THE makers of Monopoly are to replace the iron token with a cat after a poll of fans of the board game.

But as one reader told us: "There's one thing they haven't updated to reflect modern times. In Monopoly the banker can still go to jail."

Cryptic clue

Loading article content

TALKING of banking and the difficulties of raising finance, Andy Leven remembers when his father ran a butcher's shop in Dennistoun in the sixties and had a notice on the wall which stated "CREFDIT".

It allowed him, of course, when a puzzled customer said there was no F in Credit, to reply: "Exactly".

Not having a ball?

BBC Scotland's traffic staff warned motorists yesterday that a large exercise ball was bouncing around on the south-bound carriageway of Glasgow's Kingston Bridge. One of them added the possible explanation: "It's someone who's obviously sick of the New Year exercise regime."

Name check

KIRSTY Buchanan tells us of a friend's family dining in an American-themed restaurant in Glasgow where an enthusiastic waitress with an American accent took their order. Says Kirsty: "After she left my friend was wondering aloud whether or not she was really an American or if it was just an act to keep the theme running.

"Her brother was quick to respond with some authority, 'with a name like Trainee she's bound to be American'."

Sorry tails..

A FINAL school belt story as Cecilia Murray tells us of being a teacher in Glasgow and helping out with the Christmas production of Cinderella.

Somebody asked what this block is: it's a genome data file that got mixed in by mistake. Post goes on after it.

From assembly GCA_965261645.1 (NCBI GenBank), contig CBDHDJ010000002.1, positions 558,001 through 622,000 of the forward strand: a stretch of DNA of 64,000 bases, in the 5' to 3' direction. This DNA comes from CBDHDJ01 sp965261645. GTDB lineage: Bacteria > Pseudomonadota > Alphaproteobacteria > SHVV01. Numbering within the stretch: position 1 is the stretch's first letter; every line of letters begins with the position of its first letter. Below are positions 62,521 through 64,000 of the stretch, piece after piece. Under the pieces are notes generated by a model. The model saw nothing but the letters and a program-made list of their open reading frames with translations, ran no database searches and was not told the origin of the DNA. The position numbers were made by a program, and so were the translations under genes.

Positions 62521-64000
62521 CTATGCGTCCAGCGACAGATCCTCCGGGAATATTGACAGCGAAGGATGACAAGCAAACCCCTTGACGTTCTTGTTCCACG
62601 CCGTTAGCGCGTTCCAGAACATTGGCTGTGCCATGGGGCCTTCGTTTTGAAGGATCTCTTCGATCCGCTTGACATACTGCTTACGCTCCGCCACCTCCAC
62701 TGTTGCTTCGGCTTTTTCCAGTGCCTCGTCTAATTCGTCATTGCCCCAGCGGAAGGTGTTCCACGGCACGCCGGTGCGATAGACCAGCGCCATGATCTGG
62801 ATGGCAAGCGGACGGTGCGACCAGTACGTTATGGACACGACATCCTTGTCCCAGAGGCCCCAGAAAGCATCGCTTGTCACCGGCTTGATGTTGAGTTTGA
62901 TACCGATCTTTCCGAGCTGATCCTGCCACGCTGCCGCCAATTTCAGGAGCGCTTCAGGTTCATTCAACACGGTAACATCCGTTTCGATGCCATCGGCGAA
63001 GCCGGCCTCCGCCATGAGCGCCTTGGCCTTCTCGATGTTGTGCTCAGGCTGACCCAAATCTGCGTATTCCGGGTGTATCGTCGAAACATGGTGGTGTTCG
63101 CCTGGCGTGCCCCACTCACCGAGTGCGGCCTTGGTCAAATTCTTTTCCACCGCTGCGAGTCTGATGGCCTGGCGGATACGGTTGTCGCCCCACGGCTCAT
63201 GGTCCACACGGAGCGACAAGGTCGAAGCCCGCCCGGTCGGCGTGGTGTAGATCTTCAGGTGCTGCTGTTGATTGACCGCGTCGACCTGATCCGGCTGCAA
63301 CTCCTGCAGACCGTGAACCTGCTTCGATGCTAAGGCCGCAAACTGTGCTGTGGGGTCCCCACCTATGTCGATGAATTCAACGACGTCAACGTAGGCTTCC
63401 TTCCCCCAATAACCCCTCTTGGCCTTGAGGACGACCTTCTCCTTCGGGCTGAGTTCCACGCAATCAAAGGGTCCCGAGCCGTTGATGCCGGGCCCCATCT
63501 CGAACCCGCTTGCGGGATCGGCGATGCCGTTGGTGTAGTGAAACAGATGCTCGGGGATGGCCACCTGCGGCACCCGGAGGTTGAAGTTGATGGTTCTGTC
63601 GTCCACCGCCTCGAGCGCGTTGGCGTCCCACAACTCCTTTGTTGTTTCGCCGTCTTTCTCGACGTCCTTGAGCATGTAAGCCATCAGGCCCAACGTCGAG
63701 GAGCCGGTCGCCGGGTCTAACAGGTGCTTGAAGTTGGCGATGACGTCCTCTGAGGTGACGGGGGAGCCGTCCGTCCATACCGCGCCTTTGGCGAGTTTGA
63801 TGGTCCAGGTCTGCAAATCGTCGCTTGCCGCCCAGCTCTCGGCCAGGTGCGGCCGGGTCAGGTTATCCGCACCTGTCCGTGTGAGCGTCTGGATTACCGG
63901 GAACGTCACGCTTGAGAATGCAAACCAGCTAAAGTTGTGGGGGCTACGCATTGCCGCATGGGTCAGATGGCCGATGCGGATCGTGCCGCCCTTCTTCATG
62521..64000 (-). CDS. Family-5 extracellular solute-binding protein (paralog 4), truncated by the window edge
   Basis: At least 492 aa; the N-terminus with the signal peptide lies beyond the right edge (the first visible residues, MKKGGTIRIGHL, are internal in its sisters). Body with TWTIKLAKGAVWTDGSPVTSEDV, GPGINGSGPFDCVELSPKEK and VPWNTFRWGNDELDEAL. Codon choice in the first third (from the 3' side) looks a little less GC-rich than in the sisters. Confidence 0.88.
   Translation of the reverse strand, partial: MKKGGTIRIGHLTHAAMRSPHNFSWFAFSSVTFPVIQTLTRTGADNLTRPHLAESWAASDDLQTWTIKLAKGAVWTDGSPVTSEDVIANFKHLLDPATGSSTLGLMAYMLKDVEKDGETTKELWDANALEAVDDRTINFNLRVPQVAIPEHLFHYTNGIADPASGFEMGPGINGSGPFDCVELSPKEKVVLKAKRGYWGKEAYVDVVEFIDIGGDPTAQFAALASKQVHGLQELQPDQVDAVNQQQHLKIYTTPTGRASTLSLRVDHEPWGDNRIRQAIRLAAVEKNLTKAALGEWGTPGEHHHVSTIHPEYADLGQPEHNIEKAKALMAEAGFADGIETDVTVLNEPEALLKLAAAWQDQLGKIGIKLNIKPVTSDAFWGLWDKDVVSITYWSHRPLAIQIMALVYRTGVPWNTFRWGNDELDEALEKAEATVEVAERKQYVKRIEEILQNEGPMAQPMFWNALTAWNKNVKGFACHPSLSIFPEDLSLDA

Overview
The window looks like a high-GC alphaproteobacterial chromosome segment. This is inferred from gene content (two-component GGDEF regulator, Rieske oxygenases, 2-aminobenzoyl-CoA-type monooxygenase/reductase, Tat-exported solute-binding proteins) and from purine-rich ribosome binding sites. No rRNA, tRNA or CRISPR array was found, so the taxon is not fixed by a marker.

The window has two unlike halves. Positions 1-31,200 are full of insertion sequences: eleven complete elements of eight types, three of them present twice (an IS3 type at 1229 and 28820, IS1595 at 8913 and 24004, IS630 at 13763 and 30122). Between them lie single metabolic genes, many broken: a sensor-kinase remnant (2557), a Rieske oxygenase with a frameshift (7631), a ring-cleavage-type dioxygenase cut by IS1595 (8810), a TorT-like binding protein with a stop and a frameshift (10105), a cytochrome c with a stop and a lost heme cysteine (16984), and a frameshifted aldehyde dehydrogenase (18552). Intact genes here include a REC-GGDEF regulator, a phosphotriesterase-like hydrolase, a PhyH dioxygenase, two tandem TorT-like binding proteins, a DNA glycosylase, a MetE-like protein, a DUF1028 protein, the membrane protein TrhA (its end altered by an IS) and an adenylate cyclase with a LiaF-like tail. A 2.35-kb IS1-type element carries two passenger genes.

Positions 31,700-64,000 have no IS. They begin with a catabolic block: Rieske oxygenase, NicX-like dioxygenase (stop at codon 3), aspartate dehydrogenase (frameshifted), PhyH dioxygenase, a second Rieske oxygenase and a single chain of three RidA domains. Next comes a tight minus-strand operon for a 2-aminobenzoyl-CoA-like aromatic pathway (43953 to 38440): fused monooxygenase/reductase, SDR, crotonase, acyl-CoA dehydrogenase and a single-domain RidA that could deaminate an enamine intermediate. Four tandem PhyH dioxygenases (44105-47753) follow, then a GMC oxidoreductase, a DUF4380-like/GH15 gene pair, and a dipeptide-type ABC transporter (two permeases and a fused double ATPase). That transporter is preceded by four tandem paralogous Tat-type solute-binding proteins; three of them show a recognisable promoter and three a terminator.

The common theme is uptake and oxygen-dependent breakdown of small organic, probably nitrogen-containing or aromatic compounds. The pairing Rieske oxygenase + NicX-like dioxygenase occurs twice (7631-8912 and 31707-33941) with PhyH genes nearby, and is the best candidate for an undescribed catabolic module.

Says Cecilia: "The three children acting as the mice for Cinderella's coach were being unruly backstage. To restore order a male teacher belted the mice, in their magnificent mice costumes.

"Could you imagine that being filmed on mobile phones nowadays?"


A READER in England sees the headline "Scotland set to launch first satellite" and remarks: "Otherwise known as a shot 'on goal'."


OUR tales of tipping remind Russell Martin in Bearsden of being in a Manhattan restaurant where the bill arrived with a score card asking diners to assess their experience on a scale of one to five. A well refreshed Russell misread it and marked everything with a one rather than the top mark of five.

"The large and intimidating waiter enquired, 'what's the madda? You don't like the food? You don't like me?'

"A quick reassessment and a large tip possibly saved the NYPD from fishing concrete encrusted Scottish tourists out of the Hudson River," says Russell.